- Buyers should use a legitimate company to avoid the appearance of money laundering.
- The GTOs are specifically intended to flag purchases made without a bank loan or other similar forms of financing, especially all-cash purchases.
- When in doubt, get professional advice.
In August 2016, we will see the second phase of a program launched by the U.S. Department of the Treasury’s Financial Crimes Enforcement Network (FinCEN); it released a statement in July explaining that the program was created to identify anonymous individuals who tried to bypass the law, cover up their identities or assets and buy property through shell companies in an effort to skate on financial sanctions and taxes.
FinCen will use Geographic Targeting Orders (GTOs), which mandate all domestic banks, other financial institutions, trading companies and related businesses, to document and report any transaction of $3 million or more.
Cash buyers can avoid trouble and investigation for suspicious activity by taking the following steps:
1. Don’t use a shell company
Buyers should use a legitimate company to avoid the appearance of money laundering in any form. The federal government is cracking down on real estate companies by requiring them to disclose the names behind luxury residential property purchases done completely in cash.
Financial regulators frequently target offshore businesses due to the rising use of companies by foreign buyers to shelter money in the United States and conceal the origin of illegally obtained funds.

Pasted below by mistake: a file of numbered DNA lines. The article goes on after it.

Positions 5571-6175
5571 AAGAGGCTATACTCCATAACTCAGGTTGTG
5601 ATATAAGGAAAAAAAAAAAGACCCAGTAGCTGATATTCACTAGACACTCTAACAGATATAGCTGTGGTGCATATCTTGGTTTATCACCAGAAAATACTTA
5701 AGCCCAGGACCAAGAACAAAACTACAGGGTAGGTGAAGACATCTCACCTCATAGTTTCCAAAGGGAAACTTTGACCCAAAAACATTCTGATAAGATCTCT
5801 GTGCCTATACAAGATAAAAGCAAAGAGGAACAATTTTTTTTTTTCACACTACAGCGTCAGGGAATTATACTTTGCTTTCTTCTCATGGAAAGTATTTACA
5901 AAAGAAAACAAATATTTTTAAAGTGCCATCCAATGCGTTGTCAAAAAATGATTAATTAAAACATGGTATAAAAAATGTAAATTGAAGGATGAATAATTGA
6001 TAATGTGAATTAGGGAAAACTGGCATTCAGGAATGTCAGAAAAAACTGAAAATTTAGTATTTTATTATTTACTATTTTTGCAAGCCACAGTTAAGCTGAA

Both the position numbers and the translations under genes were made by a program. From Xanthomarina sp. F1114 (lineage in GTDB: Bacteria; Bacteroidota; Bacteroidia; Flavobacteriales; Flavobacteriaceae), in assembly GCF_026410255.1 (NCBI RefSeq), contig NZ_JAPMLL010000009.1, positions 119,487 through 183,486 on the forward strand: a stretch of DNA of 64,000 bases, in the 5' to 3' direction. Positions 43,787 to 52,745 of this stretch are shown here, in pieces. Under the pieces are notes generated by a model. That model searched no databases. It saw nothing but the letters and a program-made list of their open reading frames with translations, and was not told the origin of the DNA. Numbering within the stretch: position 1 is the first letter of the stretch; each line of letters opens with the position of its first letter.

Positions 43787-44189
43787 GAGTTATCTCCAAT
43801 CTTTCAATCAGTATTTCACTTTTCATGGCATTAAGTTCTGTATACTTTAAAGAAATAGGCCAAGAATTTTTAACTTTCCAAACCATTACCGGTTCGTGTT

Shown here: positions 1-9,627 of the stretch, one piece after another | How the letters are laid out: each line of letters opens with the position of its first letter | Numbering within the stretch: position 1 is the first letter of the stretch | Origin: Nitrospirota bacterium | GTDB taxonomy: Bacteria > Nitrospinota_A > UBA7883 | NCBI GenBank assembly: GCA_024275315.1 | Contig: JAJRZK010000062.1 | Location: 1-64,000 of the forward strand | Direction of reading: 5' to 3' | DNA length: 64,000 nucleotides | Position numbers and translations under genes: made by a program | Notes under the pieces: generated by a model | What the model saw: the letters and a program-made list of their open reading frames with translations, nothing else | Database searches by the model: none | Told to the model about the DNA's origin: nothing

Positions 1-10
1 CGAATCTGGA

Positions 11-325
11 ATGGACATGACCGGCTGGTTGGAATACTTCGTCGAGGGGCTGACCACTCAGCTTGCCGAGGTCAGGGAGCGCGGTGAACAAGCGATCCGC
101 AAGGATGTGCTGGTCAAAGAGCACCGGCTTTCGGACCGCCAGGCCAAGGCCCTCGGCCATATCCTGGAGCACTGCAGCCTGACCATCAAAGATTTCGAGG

Using a shell company will raise the most red flags when it comes to FinCEN and could ultimately jeopardize the status of your entire purchase.
2. Document cash flow, and keep excellent records
The GTOs are specifically intended to flag purchases made without a bank loan or other similar forms of financing, especially all-cash purchases.
By exempting transactions that would most likely include title insurance, FinCEN has eliminated most transactions from its reporting requirements that likely involve a title insurer.
The GTOs require reporting on transactions conducted in part through currency, money orders and cashier’s, certified or traveler’s checks.
However, FinCEN does not require real estate transactions conducted entirely through wire transfers to be subject to GTO requirements because they tend to be more transparent than cash transactions.
3. Follow legal requirements
The title insurance company must name each owner, including the person’s passport or driver’s license, and report the identity of these individuals to FinCEN within a month of closing.
The title insurance company can use Form 8300, which lists identifying information about the buyer or the company representative.
The title insurance companies must keep related records for 60 months and provide them to FinCEN and to any other government agencies.
4. Seek competent counsel
When in doubt, get professional advice. Some exemptions and loopholes in the FinCEN requirements could allow real estate purchasers to buy property with cash with almost no obstacles.
A buyer might easily navigate these rules for the curtailing the flow of laundered money. Buyers should not proceed without making sure that everything is done correctly and that the right documentation is in order.
With these tips, you should have no problem closing the deal with your all-cash buyers — even after the new regulations go into place.